Imaging the Soultz Enhanced Geothermal Reservoir using double-difference tomography and microseismic data
Author(s)Piñeros Concha, Diego Alvaro
Massachusetts Institute of Technology. Dept. of Earth, Atmospheric, and Planetary Sciences.
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We applied the double-difference tomography method to image the P and S-wave velocity structure of the European Hot Dry Rock geothermal reservoir (also known as the Soultz Enhanced Geothermal System) at Soultz-sous-Forets, France. We used absolute, differential catalog and differential cross-correlation times obtained from the reservoir's September and October 1993 hydraulic stimulations along with starting event locations obtained using Joint Hypocenter Determination and Collapsing methods. The stimulations produced over 12000 microseismic events of which we chose 8930 for further analysis. We obtained high accuracy cross-correlation differential times and then performed a double-difference tomographic inversion to jointly invert for velocity structure and event locations. It is shown through a detailed analysis of model and data residuals vs smoothing weight, ray path derivative weighted sums, and a synthetic checkerboard test that the double-difference inversion is able to produce interpretable results despite the poor source-receiver geometry employed in the study. The results show that velocity structure for S-waves correlates well with seismicity and show the expected low velocity zones at depths between 2900 and 3600 meters, where fluid was believed to have infiltrated the reservoir. P-wave velocity structure shows less of a correlation with seismicity and shows low velocity zones at shallow depths where no water was believed to have entered the reservoir. Between 2900 and 3600 meters the P-wave velocity structure shows high velocity zones near the injection well. The results also show the NNW-SSE trend of event location clusters and velocity structure which lines up with the maximum horizontal stress orientation. Lastly, we show that using the double-difference tomographic method to relocate events produces locations that come close to rivaling those of collapsing methods.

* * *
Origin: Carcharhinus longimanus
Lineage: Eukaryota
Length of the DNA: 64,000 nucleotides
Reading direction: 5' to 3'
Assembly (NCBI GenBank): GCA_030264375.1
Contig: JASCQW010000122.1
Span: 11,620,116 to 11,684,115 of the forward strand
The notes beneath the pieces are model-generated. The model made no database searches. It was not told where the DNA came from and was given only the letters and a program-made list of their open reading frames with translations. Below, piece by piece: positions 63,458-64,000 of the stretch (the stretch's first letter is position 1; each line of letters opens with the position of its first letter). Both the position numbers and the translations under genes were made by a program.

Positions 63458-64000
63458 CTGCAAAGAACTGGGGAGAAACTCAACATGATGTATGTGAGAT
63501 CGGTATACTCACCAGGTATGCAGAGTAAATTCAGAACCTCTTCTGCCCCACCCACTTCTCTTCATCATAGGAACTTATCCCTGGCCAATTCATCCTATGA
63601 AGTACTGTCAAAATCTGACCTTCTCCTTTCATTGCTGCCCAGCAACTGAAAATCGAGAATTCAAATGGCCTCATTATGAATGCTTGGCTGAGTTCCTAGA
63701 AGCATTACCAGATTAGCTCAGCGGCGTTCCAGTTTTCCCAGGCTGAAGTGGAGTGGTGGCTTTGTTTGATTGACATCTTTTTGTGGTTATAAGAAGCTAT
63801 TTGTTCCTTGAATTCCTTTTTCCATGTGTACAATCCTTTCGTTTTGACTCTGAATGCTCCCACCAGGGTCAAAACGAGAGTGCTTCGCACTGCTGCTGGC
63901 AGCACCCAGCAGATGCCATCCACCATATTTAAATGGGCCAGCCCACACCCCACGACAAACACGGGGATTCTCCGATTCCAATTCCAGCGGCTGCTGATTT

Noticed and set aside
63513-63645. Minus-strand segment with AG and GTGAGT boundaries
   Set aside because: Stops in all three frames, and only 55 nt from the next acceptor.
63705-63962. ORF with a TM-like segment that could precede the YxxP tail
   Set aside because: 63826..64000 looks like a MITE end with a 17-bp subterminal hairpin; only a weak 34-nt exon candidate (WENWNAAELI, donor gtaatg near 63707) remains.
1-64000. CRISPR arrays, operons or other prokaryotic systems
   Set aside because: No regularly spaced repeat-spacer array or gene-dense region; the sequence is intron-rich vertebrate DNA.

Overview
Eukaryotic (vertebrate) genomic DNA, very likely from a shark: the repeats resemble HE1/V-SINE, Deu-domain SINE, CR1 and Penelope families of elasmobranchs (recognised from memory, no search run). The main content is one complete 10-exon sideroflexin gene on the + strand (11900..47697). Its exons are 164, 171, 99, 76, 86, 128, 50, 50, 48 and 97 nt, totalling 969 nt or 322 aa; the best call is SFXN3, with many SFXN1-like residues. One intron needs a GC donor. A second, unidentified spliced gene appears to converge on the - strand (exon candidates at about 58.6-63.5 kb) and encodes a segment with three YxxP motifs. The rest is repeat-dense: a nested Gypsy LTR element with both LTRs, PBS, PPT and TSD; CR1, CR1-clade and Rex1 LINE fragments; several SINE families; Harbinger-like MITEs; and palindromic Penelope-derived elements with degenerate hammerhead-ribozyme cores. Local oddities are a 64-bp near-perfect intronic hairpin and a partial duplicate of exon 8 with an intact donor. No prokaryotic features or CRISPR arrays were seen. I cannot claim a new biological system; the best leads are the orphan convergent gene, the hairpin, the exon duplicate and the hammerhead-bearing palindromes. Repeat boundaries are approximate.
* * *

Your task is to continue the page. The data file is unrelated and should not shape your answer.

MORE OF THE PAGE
Thesis (S.M. in Geophysics)--Massachusetts Institute of Technology, Dept. of Earth, Atmospheric, and Planetary Sciences, 2010.Cataloged from PDF version of thesis.Includes bibliographical references (p. 115-116).
DepartmentMassachusetts Institute of Technology. Dept. of Earth, Atmospheric, and Planetary Sciences.
Massachusetts Institute of Technology
Earth, Atmospheric, and Planetary Sciences.